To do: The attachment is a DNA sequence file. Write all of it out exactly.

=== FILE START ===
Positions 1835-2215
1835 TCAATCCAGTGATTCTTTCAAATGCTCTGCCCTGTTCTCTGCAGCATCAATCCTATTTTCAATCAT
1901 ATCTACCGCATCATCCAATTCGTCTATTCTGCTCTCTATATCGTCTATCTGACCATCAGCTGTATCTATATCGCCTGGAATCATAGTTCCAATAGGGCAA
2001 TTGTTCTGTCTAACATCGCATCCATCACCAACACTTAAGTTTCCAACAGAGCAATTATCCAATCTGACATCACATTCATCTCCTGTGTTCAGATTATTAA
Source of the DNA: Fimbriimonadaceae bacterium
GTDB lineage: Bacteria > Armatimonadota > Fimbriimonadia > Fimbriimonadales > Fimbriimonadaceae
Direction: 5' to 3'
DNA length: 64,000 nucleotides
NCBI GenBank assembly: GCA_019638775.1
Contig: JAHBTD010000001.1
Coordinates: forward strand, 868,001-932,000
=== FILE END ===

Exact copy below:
Positions 1835-2215
1835 TCAATCCAGTGATTCTTTCAAATGCTCTGCCCTGTTCTCTGCAGCATCAATCCTATTTTCAATCAT
1901 ATCTACCGCATCATCCAATTCGTCTATTCTGCTCTCTATATCGTCTATCTGACCATCAGCTGTATCTATATCGCCTGGAATCATAGTTCCAATAGGGCAA
2001 TTGTTCTGTCTAACATCGCATCCATCACCAACACTTAAGTTTCCAACAGAGCAATTATCCAATCTGACATCACATTCATCTCCTGTGTTCAGATTATTAA
Source of the DNA: Fimbriimonadaceae bacterium
GTDB lineage: Bacteria > Armatimonadota > Fimbriimonadia > Fimbriimonadales > Fimbriimonadaceae
Direction: 5' to 3'
DNA length: 64,000 nucleotides
NCBI GenBank assembly: GCA_019638775.1
Contig: JAHBTD010000001.1
Coordinates: forward strand, 868,001-932,000